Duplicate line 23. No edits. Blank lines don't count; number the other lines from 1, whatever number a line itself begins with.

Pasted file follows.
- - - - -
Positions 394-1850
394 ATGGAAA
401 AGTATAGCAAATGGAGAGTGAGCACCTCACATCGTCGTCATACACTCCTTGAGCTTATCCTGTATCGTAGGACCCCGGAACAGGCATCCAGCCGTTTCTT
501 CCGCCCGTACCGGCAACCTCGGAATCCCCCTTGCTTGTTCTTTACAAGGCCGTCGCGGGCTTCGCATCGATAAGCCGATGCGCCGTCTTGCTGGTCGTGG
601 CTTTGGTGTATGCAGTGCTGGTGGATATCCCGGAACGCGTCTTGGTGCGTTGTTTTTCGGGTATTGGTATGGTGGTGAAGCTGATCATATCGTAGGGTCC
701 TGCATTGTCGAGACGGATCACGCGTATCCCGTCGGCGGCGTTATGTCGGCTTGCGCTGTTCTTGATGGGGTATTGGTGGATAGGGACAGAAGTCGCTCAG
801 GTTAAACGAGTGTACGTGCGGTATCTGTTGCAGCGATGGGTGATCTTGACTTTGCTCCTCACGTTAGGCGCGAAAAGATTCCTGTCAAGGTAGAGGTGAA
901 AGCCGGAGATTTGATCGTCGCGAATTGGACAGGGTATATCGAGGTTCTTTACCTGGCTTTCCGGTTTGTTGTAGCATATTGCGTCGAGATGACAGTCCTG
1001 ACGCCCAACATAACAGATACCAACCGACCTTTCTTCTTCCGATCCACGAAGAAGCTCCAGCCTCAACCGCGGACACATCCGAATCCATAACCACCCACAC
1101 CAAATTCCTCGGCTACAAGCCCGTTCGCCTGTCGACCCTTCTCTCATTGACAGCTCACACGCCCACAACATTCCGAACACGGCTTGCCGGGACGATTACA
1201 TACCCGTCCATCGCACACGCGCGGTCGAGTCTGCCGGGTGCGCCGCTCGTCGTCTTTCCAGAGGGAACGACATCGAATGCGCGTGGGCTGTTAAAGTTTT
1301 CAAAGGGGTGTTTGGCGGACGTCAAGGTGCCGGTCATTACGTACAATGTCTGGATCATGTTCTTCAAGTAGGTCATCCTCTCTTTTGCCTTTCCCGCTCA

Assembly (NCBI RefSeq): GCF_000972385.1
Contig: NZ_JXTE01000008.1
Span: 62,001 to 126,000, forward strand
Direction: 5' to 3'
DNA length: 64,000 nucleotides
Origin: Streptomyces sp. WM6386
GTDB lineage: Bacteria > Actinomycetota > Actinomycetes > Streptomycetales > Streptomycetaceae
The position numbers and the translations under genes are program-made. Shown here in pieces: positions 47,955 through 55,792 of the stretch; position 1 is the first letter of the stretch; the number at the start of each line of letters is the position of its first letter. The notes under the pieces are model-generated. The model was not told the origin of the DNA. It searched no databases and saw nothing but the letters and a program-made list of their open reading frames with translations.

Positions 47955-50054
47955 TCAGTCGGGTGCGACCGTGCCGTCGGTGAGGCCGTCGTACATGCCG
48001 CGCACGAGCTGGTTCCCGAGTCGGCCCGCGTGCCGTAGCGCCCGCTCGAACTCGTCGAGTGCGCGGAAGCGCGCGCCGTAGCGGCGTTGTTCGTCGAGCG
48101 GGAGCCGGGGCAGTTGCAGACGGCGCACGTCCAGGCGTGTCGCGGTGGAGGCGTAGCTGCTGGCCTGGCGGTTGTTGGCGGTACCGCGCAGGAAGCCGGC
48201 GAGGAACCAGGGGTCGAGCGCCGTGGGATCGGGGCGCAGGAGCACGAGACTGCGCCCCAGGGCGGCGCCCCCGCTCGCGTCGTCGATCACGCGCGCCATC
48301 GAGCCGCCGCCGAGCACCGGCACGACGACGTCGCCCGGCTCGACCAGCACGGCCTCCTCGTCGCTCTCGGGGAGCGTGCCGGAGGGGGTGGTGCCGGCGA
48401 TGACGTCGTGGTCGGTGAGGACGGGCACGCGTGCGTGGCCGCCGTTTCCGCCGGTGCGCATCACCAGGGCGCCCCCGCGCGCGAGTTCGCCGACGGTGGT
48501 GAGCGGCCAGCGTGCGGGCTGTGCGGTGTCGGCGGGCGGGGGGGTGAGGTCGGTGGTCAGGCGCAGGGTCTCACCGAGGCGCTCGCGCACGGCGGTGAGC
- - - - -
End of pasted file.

48001 CGCACGAGCTGGTTCCCGAGTCGGCCCGCGTGCCGTAGCGCCCGCTCGAACTCGTCGAGTGCGCGGAAGCGCGCGCCGTAGCGGCGTTGTTCGTCGAGCG